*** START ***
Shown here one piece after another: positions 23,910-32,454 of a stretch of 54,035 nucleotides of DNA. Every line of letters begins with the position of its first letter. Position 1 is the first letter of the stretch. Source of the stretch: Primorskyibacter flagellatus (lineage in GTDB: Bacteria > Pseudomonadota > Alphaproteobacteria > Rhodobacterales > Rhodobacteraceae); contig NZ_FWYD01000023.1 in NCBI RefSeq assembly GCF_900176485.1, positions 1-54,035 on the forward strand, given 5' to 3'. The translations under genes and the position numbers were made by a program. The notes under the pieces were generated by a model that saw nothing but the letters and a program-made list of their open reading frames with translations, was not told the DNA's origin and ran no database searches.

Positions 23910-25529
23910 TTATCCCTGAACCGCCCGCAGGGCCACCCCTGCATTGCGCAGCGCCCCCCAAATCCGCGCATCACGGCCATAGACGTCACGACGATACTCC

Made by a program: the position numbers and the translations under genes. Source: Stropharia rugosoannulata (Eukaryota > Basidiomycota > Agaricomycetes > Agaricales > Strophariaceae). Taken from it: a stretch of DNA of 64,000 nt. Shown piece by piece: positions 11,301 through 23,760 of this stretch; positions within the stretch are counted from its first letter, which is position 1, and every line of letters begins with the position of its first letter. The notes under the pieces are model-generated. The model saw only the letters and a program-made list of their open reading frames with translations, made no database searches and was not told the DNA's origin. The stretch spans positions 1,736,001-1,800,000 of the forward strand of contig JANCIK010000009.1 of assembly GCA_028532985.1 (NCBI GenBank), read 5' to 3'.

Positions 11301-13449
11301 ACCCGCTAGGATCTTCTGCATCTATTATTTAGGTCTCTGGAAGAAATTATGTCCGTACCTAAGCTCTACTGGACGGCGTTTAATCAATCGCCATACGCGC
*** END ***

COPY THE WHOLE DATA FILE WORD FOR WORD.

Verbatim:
Shown here one piece after another: positions 23,910-32,454 of a stretch of 54,035 nucleotides of DNA. Every line of letters begins with the position of its first letter. Position 1 is the first letter of the stretch. Source of the stretch: Primorskyibacter flagellatus (lineage in GTDB: Bacteria > Pseudomonadota > Alphaproteobacteria > Rhodobacterales > Rhodobacteraceae); contig NZ_FWYD01000023.1 in NCBI RefSeq assembly GCF_900176485.1, positions 1-54,035 on the forward strand, given 5' to 3'. The translations under genes and the position numbers were made by a program. The notes under the pieces were generated by a model that saw nothing but the letters and a program-made list of their open reading frames with translations, was not told the DNA's origin and ran no database searches.

Positions 23910-25529
23910 TTATCCCTGAACCGCCCGCAGGGCCACCCCTGCATTGCGCAGCGCCCCCCAAATCCGCGCATCACGGCCATAGACGTCACGACGATACTCC

Made by a program: the position numbers and the translations under genes. Source: Stropharia rugosoannulata (Eukaryota > Basidiomycota > Agaricomycetes > Agaricales > Strophariaceae). Taken from it: a stretch of DNA of 64,000 nt. Shown piece by piece: positions 11,301 through 23,760 of this stretch; positions within the stretch are counted from its first letter, which is position 1, and every line of letters begins with the position of its first letter. The notes under the pieces are model-generated. The model saw only the letters and a program-made list of their open reading frames with translations, made no database searches and was not told the DNA's origin. The stretch spans positions 1,736,001-1,800,000 of the forward strand of contig JANCIK010000009.1 of assembly GCA_028532985.1 (NCBI GenBank), read 5' to 3'.

Positions 11301-13449
11301 ACCCGCTAGGATCTTCTGCATCTATTATTTAGGTCTCTGGAAGAAATTATGTCCGTACCTAAGCTCTACTGGACGGCGTTTAATCAATCGCCATACGCGC